If you spend more than a half-hour with me, you will find out that I love comic books. You will also find out that I love Batman.

But I’m not going to talk about Batman (this time).

I’m going to talk about Superman and his nemesis Zod.

You all know who Superman is: He’s the most powerful-basically-indestructible-alien-from-the-planet-Krypton-who-dresses-up-like-a-nerdy-photo-journalist.

He’s also a good-guy.

You may not know much about Zod. He’s just like superman, except he doesn’t dress-up like a nerdy photo journalist and he’s a bad-guy. He’s a bad-guy because he wants to turn the human race into slaves.

Superman uses his powers on Earth for good, Zod uses his powers on Earth for evil.

The dichotomy here is that both beings are crazy powerful! (e.g., Lazer eyes, freeze breath, bullet-proof, stuff like that), but one is good and one is bad.

Before I jump into how this relates to parenting, I want you to do an exercise. Imagine for a few minutes that you are just as powerful as Superman or Zod. Just close your eyes and actually think what it would feel like and what you would do with so much power.

(Hold that feeling for a bit while I transition into a parenting and discipline thing.)

When my oldest daughter was about 6 years old, I remember asking her to get me a Diet Coke from the refrigerator. You know what she did?

She got me a Diet Coke from the refrigerator!

You guys have no idea how much excitement this gave me. Years of changing diapers, toilet-training, walks to the park, zero sleep and finally, I started reaping the rewards of having children. (Did I say children? I meant slave labor.)

That’s right, the perks of child labor seriously crossed my mind—for a split second—but it did cross my mind. In that split second, my mind wandered into a world where I just sat back, watched football and ordered my children around. They owed it to me, right? They needed to earn their keep, right?

My mind kept wandering. I saw a world where they obeyed every command I gave them (and if they didn’t, I would unleash an unholy fury)! I saw a world where all I had to do is boss them around and get stuff done. It was a world where I was king and my children were loyal subjects.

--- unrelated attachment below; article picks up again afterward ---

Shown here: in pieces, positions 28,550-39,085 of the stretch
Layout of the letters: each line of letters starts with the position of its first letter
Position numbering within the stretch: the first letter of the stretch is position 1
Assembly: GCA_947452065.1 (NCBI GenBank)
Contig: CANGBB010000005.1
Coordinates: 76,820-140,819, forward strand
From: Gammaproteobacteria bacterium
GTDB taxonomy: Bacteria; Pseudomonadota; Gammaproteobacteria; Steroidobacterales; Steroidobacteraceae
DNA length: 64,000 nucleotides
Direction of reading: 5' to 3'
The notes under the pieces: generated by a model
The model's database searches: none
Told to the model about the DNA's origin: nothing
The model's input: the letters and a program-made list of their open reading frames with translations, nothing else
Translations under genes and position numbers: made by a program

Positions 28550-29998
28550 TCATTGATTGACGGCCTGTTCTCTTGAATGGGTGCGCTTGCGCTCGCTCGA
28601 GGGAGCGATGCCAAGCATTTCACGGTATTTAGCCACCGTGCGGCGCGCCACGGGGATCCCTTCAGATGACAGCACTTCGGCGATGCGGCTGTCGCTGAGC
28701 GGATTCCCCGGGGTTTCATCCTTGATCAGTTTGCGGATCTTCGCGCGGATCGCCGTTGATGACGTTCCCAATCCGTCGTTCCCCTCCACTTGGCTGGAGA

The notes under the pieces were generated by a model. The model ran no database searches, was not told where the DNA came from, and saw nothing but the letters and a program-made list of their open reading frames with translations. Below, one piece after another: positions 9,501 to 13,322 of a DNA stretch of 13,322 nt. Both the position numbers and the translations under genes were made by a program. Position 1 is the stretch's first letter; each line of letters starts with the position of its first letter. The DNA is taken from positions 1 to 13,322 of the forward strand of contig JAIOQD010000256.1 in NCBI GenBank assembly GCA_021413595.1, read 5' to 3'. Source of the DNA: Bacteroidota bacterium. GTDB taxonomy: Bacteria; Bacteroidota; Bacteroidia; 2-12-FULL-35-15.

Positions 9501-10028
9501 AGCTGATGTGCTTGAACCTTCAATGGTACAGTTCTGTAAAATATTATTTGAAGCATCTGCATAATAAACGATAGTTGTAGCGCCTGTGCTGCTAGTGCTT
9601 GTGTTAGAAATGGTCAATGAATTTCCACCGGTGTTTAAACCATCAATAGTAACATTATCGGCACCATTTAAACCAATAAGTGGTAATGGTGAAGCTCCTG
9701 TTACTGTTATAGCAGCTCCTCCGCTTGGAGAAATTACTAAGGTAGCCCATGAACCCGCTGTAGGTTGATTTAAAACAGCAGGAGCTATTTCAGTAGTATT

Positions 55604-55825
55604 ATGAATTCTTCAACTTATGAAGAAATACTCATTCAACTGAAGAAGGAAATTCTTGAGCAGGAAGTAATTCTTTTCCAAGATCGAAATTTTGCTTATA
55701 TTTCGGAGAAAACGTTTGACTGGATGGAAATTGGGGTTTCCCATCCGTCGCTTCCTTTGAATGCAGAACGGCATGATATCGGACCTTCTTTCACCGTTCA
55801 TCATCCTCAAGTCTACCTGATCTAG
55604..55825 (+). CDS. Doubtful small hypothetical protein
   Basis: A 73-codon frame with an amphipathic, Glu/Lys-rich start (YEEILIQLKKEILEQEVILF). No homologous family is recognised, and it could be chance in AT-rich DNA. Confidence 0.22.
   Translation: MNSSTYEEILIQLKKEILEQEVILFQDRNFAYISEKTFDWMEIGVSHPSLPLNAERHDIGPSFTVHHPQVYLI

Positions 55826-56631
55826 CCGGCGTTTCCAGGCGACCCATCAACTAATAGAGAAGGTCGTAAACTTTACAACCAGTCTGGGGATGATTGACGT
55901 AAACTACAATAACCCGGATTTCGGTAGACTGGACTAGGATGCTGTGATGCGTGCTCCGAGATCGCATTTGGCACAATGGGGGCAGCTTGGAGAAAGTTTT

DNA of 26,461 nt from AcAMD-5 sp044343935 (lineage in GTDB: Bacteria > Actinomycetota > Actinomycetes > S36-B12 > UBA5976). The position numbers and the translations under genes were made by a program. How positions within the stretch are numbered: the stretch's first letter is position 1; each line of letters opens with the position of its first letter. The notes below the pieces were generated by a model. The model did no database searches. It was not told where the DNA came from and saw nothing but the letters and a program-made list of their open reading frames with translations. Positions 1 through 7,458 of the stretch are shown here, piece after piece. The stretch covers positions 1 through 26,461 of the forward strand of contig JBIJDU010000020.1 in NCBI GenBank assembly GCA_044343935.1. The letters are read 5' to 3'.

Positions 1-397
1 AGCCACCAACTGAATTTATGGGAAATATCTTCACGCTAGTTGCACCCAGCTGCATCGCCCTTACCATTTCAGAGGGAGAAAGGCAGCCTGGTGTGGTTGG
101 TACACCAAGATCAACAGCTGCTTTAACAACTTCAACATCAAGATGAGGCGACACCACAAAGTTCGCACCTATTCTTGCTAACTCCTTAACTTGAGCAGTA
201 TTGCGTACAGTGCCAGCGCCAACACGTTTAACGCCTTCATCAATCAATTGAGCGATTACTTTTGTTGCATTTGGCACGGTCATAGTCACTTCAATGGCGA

(Okay, now go back to that feeling you had when you were pretending to be Superman or Zod).

Was my reaction to getting a Diet Coke from my kid more like a Superman reaction or a Zod reaction?

Clearly, it was more like Zod. (If I’m being honest, being a Zod-dad is kinda tempting every once in a while.) However, nobody wants or likes a Zod-parent.

We all should try and strive to be a Superman-parent.

When I get to Good Parenting & Discipline, Volume 3: Behavior Management Tricks-n-Tools, it is essential that you have committed to being a Superman-parent and not a Zod-parent.

Cuz, look, there are some tried and true behavioral strategies that straight-up work. In fact, they’re so effective, one could argue that after using them for a while, you will basically be “controlling your children” as if they were your tiny robot army.

So, before we all accidentally become Zod-parents and create a zombie-robot-child-army, we should spend some time learning more about how Superman does what Superman does.

The Superman Effect:

If Superman joined an online dating site, Wonder Woman would be the first match for Superman. Yet, Superman doesn’t date Wonder Woman. He falls madly in love with Lois Lane.

Who is Lois Lane? A head-strong, do-it-herself, go-getting, truth-seeker.

This tells us a lot about Superman.

Why does Superman even bother with a “secret identity?” (I mean, he’s effing Superman! He looks cool in underwear and a cape! C’mon!) Even more interesting, why take on the secret identify of a bumbling, goofball photo-journalist?

This tells a little more about Superman.

Of all his superpowers, Superman relies on his super hearing and his super vision, not his super strength.

This also tells us a ton about Superman.

With this portrait of Superman, it should start to become more clear about how he relates to good parenting and discipline.

Superman’s relationship with Lois Lane:
As parents, our partnerships don’t have to match exactly. In fact, our partnerships should bring something different to the table. We should not only value the differences, but support the qualities we find most endearing in one another. We should learn from one another.

Superman’s bumbling “secret identity”:
As parents, our kids don’t need to see a perfect, all-powerful, super-parent. They need to see human parents. They need this so they can see us modeling what it means to be a healthy human. You know, how we get back-up when we fall down, how we love, and how we forgive.

Superman’s superpowers:
Before we jump-in to save the day, sometimes all our kids need is our ears and our eyes.

When Zod sees humanity, his most famous line is, “Kneel before Zod!” He wants complete domination.

When Superman sees humanity, he wants to support, love, relate, teach, and listen.

Before we do any sort of behavior management or discipline, we gotta pledge to be like Superman and avoid being like Zod (unless you really need a Diet Coke).

Now that you’re ready for behavior management tricks. Tune in next blog to Discipline and Good Parenting, Volume 3: Behavior Management Tricks-n-Tools!

Stay safe out there, citizens!